Barclays accused of hiding and lying about 'predatory' high-frequency traders by New York attorney general

Barclays is attempting to get the lawsuit alleging fraud thrown out

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The Independent Online

Barclays concealed the role of “predatory” high-frequency traders in its “dark pool” exchange even after the bank claimed it kept them out, New York State Attorney General Eric Schneiderman has claimed in his latest volley against the bank.

Barclays is attempting to get the lawsuit alleging fraud which Schneiderman brought against it thrown out.  But the attorney general argued Barclays had made a series of false statements about the activities of high-frequency traders — who move in and out of stocks in nano-seconds and were the subject of Michael Lewis’s best-selling exposé Flash Boys — giving him every right to bring the case.

A key part of the bank’s bid to throw the case out is that Schneiderman has overreached himself and that US federal law takes precedent. However, describing the bank’s arguments as “misguided” and “disingenuous”, Schneiderman claimed he was able to pursue Barclays under New York’s powerful securities laws.

In addition, he said Barclays head of electronic trading, William White, had given a presentation in 2012 saying it had shut off clients involved in suspect trading, despite the bank having claimed it “never promised” to ban “aggressive traders”.


Barclays has also argued that its clients were sophisticated multi-billion dollar investors. But the attorney general — who filed the complaint in June — sought to squash this argument, saying: ”Conduct that deceives even sophisticated investors is hardly excluded from oversight and enforcement.”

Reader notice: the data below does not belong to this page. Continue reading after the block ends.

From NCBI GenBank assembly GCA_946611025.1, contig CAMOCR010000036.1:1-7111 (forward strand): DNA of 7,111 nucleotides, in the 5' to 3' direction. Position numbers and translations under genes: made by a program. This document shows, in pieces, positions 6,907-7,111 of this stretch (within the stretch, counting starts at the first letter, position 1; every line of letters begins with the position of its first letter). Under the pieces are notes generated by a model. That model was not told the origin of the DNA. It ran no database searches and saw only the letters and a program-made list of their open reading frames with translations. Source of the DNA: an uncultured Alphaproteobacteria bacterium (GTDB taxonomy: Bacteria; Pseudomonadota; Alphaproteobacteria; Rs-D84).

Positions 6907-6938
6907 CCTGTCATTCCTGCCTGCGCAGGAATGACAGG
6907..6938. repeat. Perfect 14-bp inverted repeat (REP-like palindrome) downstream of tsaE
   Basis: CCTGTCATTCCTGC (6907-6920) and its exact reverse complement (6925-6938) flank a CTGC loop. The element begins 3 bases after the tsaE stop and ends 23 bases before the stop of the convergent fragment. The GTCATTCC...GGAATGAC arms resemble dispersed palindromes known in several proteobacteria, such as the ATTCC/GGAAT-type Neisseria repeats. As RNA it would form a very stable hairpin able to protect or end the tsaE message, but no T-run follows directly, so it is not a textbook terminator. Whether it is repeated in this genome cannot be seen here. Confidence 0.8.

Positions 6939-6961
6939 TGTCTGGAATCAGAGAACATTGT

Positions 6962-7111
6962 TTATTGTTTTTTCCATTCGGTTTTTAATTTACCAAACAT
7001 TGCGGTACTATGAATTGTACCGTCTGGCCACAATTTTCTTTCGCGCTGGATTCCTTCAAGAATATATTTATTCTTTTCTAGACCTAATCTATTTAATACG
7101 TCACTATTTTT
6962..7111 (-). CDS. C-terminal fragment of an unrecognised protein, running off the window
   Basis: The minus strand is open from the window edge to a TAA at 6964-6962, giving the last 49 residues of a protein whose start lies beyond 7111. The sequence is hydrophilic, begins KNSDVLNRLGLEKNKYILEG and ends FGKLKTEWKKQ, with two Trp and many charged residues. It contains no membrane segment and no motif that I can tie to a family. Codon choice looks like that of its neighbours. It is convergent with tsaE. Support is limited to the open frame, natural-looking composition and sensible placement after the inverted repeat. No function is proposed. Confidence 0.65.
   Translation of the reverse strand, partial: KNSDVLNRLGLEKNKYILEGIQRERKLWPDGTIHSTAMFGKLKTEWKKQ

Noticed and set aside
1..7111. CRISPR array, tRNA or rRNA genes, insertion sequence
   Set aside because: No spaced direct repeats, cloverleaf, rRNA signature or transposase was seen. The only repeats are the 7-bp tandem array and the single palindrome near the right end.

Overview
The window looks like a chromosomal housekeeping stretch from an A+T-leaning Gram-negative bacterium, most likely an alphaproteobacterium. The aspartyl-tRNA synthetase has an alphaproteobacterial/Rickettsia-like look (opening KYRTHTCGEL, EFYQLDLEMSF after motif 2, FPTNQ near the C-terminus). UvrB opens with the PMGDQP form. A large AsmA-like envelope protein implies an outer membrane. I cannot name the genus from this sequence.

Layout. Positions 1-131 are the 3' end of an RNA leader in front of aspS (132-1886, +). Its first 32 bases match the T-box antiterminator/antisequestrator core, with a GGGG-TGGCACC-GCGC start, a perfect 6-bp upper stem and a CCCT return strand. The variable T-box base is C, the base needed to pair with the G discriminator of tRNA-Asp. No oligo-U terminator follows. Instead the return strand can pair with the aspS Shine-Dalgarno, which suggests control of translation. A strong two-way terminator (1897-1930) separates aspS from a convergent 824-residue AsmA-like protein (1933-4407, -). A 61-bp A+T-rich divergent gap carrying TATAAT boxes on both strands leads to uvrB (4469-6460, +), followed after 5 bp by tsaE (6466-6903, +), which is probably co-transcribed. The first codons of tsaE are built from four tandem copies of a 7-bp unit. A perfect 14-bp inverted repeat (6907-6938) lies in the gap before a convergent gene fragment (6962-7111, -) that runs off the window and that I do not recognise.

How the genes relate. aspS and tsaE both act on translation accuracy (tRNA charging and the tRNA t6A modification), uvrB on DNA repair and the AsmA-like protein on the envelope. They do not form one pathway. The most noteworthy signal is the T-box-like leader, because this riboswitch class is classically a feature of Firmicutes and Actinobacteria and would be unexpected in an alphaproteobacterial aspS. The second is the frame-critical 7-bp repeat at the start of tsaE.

He added: “Barclays’ false assurances are manifested in the theme of its marketing material: ‘Protecting clients in the dark’.”

Schneiderman — who launched his re-election bid with a rally in New York this week — has made cleaning up trading on Wall Street something of a crusade, and his lawsuit against Barclays is being closely followed in America’s financial centre.

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Immediately after the lawsuit was launched, volumes through Barclays’ “dark pool” plummeted, although they have since recovered somewhat. It had enjoyed the number two position in the market after an aggressive bid to grow the business.

Some argue that “dark pools” may never fully recover from the lawsuit. But a Barclays spokesman said the bank was fighting on. ”We do not believe that this suit is justified, and we have a duty to our shareholders, to defend our position,” he said.

Barclays’ response is unusually robust, given that banks seek to settle regulatory probes after negotiations which can sometimes take months.